FOOD REVIEW: Nothing pretentious, just good, solid grub
HAVING lived in Cleethorpes for several years now, I thought I had exhausted pretty much all the eating establishments the resort had to offer.
One cold, grey Saturday afternoon in January, I realised I was wrong.
Having tried most of the pubs, cafés and restaurants in town, I racked my brains for somewhere new. A few minutes later came my Eureka moment. What about the Punch Bowl?
Located near the railway station on the north promenade, this established venue may only be a ten-minute walk along the seafront, but it feels well out of the way.
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We reach our destination and step out of the cold. It is after 1pm and things appear to be winding down after the lunchtime peak.
The room is dimly lit, the decor light but unremarkable and the atmosphere subdued.
A seat by the window affords stunning views across the Humber estuary, while muted TV screens replay the resignation of the leader of Ireland's ruling party on a 24-hour news channel.
Music from a local radio station plays in the background, punctuated every few minutes by the grating notes of the Looney Tunes jingle emanating from a toy machine.
The menu makes for impressive reading, with everything from traditional pub classics such as steak and kidney pie to grills, burgers, pizzas, fish and chips, and even a whole section of vegetarian dishes.
A walk up to the food counter reveals not so much a specials board as a specials wall, offering an array of even more meals.
Eventually, my friend and I settle on the combo for two (£7.25). This includes chicken wings, onion rings, crispy coated garlic mushrooms, coated king prawns and garlic bread, served with salad garnish and a selection of sauces.
The chicken wings are nicely seasoned and quite spicy, the garlic bread moist and moreish. It is as filling as a main course.
It's fair to say the Punch Bowl won't win any awards for food presentation – no pretentious patterns adorning sparsely populated plates here. Just good, solid grub piled up high.
In my case it is a hearty lasagne (£5.95) spread across my plate, competing for space with a mountain of thick-cut chips, garden peas and salad, which complemented the tender and tasty meat, the succulent cheese and tomato sauce perfectly. A very filling and satisfying dish.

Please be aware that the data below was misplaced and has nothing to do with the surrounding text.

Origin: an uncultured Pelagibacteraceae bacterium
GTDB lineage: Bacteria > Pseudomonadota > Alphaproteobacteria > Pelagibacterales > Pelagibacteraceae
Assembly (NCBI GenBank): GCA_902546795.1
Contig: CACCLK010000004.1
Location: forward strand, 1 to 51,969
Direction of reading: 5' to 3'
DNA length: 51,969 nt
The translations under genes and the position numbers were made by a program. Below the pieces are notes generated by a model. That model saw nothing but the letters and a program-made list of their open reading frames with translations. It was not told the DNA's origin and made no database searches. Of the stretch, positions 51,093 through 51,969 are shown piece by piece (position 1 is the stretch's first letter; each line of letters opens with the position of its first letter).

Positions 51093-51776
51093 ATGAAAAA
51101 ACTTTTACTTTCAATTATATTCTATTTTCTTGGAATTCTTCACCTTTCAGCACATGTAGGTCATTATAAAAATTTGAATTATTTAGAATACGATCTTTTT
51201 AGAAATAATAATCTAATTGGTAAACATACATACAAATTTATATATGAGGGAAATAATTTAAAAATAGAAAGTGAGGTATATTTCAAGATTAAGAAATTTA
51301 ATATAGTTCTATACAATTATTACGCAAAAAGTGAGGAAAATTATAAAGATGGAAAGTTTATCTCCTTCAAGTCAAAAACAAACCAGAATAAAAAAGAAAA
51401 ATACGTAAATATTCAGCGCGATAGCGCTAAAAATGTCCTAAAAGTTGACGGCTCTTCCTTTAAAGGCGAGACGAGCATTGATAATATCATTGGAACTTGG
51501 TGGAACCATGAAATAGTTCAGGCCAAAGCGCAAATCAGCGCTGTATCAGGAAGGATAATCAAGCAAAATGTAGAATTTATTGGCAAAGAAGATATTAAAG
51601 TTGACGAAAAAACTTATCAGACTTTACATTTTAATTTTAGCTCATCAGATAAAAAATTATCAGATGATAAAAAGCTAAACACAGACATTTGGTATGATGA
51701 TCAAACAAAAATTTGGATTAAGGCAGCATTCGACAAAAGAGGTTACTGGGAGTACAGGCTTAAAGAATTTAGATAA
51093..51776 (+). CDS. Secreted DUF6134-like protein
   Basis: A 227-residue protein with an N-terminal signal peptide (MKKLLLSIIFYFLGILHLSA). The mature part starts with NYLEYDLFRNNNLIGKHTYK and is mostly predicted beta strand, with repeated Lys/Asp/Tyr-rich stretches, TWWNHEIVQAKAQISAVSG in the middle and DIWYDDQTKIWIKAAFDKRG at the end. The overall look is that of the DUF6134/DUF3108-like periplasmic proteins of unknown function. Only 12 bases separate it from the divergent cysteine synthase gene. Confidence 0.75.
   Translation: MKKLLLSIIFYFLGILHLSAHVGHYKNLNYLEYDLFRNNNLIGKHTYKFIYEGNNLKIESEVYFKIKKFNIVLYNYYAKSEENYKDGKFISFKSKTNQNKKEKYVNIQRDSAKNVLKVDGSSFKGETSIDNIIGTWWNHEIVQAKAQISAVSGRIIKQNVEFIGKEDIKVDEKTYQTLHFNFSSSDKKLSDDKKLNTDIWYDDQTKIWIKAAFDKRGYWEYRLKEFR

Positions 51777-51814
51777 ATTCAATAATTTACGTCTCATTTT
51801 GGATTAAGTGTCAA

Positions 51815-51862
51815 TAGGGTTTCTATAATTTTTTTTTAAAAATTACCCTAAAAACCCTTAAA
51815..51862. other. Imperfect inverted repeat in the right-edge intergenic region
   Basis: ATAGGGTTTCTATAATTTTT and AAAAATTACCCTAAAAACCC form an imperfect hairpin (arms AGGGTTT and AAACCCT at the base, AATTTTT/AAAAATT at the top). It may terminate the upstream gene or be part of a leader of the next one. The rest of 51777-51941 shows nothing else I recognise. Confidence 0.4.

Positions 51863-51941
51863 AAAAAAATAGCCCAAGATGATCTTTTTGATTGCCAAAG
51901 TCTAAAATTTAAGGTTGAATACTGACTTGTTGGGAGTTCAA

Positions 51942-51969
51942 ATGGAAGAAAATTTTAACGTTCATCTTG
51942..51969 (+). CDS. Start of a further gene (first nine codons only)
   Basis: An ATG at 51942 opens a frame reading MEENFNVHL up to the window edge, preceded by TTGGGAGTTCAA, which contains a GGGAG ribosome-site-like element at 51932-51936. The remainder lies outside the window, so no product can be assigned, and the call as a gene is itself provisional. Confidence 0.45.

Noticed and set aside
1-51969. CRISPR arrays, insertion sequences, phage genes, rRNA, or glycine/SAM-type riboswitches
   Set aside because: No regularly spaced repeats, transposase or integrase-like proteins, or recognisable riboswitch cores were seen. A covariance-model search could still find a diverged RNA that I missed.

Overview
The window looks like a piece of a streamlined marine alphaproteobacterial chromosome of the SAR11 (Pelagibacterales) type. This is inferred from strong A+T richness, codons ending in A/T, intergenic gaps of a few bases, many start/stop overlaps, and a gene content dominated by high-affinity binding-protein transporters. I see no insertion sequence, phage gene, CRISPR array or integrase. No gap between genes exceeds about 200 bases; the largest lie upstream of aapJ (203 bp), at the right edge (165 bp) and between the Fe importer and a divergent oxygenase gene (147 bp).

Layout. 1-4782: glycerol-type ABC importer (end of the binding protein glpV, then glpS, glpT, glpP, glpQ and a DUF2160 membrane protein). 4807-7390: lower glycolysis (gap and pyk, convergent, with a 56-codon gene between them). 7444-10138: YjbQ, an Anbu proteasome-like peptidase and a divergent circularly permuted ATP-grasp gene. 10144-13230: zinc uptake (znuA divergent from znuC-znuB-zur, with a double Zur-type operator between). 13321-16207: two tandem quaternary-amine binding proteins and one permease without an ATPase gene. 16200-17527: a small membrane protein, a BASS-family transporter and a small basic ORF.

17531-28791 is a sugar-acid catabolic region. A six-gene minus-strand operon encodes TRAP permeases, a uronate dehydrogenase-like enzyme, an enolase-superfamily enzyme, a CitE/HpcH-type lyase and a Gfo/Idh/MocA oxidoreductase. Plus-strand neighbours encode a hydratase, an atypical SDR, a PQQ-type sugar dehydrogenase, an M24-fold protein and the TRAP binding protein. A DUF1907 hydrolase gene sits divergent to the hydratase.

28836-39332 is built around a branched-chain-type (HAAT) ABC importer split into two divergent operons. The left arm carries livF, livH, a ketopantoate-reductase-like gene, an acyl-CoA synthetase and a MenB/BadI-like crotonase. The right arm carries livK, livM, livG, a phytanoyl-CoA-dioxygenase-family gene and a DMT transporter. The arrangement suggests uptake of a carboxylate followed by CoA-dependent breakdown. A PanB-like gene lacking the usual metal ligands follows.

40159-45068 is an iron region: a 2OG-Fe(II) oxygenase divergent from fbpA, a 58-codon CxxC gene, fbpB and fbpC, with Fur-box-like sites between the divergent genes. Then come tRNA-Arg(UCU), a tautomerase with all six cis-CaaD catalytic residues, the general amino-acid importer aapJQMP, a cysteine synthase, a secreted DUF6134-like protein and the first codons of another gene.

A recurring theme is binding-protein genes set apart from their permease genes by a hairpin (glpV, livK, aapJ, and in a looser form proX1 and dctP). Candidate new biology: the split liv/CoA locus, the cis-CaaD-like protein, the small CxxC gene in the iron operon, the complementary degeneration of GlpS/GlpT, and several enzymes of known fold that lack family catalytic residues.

My friend opts for the combo for one (£7.15), choosing the Cajun chicken breast and half-rack of ribs over the steak and pork chops.
The dish comes with plenty of sides, and my friend is impressed at being treated to salad and peas when so often he is forced to choose between the classic British vegetable and the more fashionable pleasures of a side salad.
The choice of potato dishes – between chips, jacket or mash – is an easier one to make. The chunky chips are plentiful and the Cajun chicken is perfectly cooked and just spicy enough. The meat on the ribs is tender and succulent, but the barbecue sauce leaves something to be desired.
A dessert proves beyond the capabilities of my friend – a sure sign satisfaction is guaranteed – but I ploughed on an ordered the apple pie (£2.50).
I am made to wait for it though, and when it finally emerges the waitress is refreshingly candid enough to admit she had completely forgotten about it. Served with large dollops of vanilla ice cream (you can have custard or cream if you prefer), the dish contains juicy chunks of apple encased in a crusty pastry base and is the perfect way to round off this veritable feast.
Overall, I found the Punch Bowl solid and unpretentious with a menu that other pubs in the area would struggle to match.
The service was friendly, if a little slow given it wasn't peak time, although the menu does warn the food can take a while as it is made to order.
The pub may feel out of the way, but it is certainly worth a visit. And after three courses of its generous fare, a postprandial walk along the prom is just what the doctor ordered.